The Erin Espeland Internship

On Mt. Tamalpais at sunset. Credit: CNPS staff

CNPS is an organization made up of people paying it forward. Dr. Erin Espeland is one such example.

Erin was a young, rare plant scientist whose early connections with CNPS changed her career trajectory from music major to research ecologist. She was known for her commitment to California’s native plants and her willingness to support and mentor others. Although Erin left us too early due to ALS, her family and friends have partnered with CNPS to honor Erin’s legacy through an internship with CNPS.

Funds raised for the internship will provide a hands-on opportunity for an individual interested in pursuing the study of native plants.

About Dr. Erin Espeland

Dr. Erin Espeland developed a passion for native plants during her first job with the San Mateo County Parks Department, where her supervisor was a CNPS member. After completing her Bachelor’s in music at Mills College, Erin became a research fellow at Lawrence Livermore National Laboratory, studying rare native plants such as large-flowered fiddleneck. Erin went on to complete degrees at San Jose State University and UC Davis, later becoming a research ecologist for the USDA Agricultural Research Service in 2008. Her research areas included evolutionary and population biology of native and invasive plants, restoration ecology and conservation, and rare plant species. Throughout her career she was a dedicated mentor to budding scientists, and her collaborative spirit enriched the research community.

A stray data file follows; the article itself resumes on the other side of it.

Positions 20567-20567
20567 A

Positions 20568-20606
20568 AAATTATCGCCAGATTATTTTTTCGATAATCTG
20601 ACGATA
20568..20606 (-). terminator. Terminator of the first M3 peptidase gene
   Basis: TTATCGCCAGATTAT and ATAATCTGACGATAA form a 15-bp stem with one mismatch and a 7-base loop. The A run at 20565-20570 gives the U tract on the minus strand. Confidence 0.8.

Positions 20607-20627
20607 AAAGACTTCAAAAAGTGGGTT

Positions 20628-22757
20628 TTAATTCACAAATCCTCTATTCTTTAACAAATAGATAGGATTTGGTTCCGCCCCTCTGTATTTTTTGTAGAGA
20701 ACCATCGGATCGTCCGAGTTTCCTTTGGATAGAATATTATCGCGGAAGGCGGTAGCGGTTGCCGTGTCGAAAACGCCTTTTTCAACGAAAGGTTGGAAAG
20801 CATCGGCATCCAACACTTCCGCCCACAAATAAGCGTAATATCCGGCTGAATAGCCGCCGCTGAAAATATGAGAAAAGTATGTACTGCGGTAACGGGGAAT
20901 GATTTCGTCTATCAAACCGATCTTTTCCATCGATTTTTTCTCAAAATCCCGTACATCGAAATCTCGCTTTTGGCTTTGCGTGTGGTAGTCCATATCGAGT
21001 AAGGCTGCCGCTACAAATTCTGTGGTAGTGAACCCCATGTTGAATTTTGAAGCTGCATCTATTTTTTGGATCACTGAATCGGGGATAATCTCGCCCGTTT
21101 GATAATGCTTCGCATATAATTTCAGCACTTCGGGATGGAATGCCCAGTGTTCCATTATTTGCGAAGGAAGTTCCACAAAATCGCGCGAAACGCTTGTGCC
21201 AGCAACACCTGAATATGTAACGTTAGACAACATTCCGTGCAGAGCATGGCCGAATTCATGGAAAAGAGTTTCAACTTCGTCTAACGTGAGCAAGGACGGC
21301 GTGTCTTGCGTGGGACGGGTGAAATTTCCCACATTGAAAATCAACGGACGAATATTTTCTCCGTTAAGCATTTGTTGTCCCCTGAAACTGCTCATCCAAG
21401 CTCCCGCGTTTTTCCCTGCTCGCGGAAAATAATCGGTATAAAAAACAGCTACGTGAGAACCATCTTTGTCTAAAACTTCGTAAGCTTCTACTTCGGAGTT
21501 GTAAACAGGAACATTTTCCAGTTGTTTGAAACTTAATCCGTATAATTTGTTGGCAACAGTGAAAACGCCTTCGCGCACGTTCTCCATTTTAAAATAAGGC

Botanist Erin Espeland's memory is being honored through the CNPS Erin Espeland Scholarship.
Botanist Erin Espeland’s memory is being honored through a CNPS internship. Photo: Kit Batten

The Erin Espeland Internship